Tuesday night’s meeting of the Hollywood Homeowners Association began with the reading of a motion stating that the “Hollywood Sign Scenic View” signs would be taken down; as of tonight, all but one have been removed. Because of that decision, the discourse that followed was civil, with most speakers agreeing that directing tourist traffic from one area of Hollywoodland to another has done nothing to solve the problems caused by too many cars on the narrow, winding streets below the Hollywood Sign.
Beyond the fact that residents of those streets repeatedly have been trapped by total gridlock, tourist traffic has blocked emergency vehicles from the upper Canyon. This includes the service road leading to the ranger station above the Sign–the only means of getting fire trucks to a large swath of Griffith Park. If gridlock were to continue, those living on the affected streets would be on their own in the case of a medical emergency or fire, an untenable situation.
What lies ahead for Hollywoodland residents is more study of the traffic problem and hard choices about its abatement. Meanwhile, there’s summer to think about, with its perfect storm of high season tourism and fire hazard. The fact that many tourists think nothing of smoking in the vicinity of the Hollywood Sign, a clear violation of posted signs in an area of dry chaparral, only adds to the danger.
February 28, 2011 § 1 Comment
I was across town most of the day, yet Hollywoodland was never far from mind. A couple of email bulletins regarding tomorrow night’s meeting about the “Hollywood Sign Scenic View” signs revealed strange goings-on and factionalism within the HHA. Apparently the HHA website was hacked and misleading information posted about the meeting and the signs.
For Hollywoodland residents planning to attend, the meeting is still on for 7pm on Tuesday March 1st, at the Beachwood Coffee Shop. Bring photos, letters and other documentation–and your dues, if you haven’t paid them.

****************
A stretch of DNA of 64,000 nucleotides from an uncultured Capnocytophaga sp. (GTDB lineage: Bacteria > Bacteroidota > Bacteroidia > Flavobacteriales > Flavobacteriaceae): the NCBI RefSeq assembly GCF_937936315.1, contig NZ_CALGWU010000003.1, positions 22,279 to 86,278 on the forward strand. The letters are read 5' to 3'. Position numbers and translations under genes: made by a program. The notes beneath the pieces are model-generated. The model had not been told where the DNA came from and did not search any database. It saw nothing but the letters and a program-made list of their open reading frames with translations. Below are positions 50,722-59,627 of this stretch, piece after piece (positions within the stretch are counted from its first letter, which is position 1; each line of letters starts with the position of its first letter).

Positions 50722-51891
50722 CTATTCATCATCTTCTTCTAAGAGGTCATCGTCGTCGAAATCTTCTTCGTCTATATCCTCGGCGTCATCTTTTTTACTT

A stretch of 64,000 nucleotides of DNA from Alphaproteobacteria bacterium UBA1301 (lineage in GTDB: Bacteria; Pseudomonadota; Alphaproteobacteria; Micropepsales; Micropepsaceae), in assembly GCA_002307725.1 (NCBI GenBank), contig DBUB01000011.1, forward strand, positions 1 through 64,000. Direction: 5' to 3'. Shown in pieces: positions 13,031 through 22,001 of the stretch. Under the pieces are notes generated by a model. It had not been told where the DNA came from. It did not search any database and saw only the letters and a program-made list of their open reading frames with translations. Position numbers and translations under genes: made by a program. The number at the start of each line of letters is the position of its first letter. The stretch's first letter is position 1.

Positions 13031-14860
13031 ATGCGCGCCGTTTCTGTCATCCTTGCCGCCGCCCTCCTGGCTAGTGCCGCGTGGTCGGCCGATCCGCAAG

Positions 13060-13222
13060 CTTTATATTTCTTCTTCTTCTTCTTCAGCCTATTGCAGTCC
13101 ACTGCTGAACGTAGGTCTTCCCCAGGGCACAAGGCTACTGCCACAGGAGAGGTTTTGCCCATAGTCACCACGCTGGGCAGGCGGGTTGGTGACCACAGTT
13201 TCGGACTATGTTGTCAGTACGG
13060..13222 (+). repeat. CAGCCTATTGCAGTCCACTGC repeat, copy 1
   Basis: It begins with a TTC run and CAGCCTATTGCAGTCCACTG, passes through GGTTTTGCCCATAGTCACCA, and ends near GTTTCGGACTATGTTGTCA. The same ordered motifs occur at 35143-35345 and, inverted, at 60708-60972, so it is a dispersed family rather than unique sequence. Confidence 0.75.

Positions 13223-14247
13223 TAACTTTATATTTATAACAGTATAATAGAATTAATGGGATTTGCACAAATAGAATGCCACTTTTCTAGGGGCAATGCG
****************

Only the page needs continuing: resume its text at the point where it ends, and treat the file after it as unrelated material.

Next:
February 26, 2011 § 4 Comments
Just when Hollywoodland residents thought congestion couldn’t get any worse, signs like the one pictured above appeared, as if by magic, to gin up tourist traffic to the Hollywood Sign. This turn of events came as a complete surprise to everyone I know, so it wasn’t until a flier appeared in my mailbox that I learned who was responsible: the Hollywood Homeowners Association. As one of the HHA’s dues-paying members–until now, that is–I would have expected some sort of written notice, and perhaps the opportunity to cast a vote, before the signs were made. But no: the HHA made the decision unilaterally, without notifying anyone who failed to attend a certain meeting, let alone the many Hollywoodland residents who would be affected. The issue went completely unpublicized, even on the HHA’s website.
Apparently the HHA’s aim was to redirect traffic from the dead-end on Durand Drive, where residents were trapped by gridlocked cars on weekends. The result has been a significant increase of illegally parked cars on both Mulholland Highway and Canyon Lake Drive, not only on weekends but every day of the week. While GPS directed a certain amount of traffic to those streets before the signs went up, I never saw more than two cars at a time stopped illegally on the ridge above Lake Hollywood Park, as opposed to the four plus on any given day since. When recently I had to pass five parked cars in a row, I narrowly missed being hit head-on by an oncoming car on a blind curve–surely not the result intended by the HHA.
Then there’s the intersection of Mulholland Highway and Canyon Lake, where cars not only park illegally but double-park, reducing access to a single harrowing lane on a steep hill. What used to be a challenging route has become a death trap, yet the park rangers who patrol the area are interested only in issuing warnings to the owners of off-leash dogs in Lake Hollywood Park. As long as they’re driving cars, scofflaws get a free pass in Hollywoodland.
Today as I walked my dog on Beachwood Drive, I discovered the result of another unilateral decision: the sign pictured above has been covered by a black plastic trash bag. Score: HHA 1, Beleaguered Homeowners 1.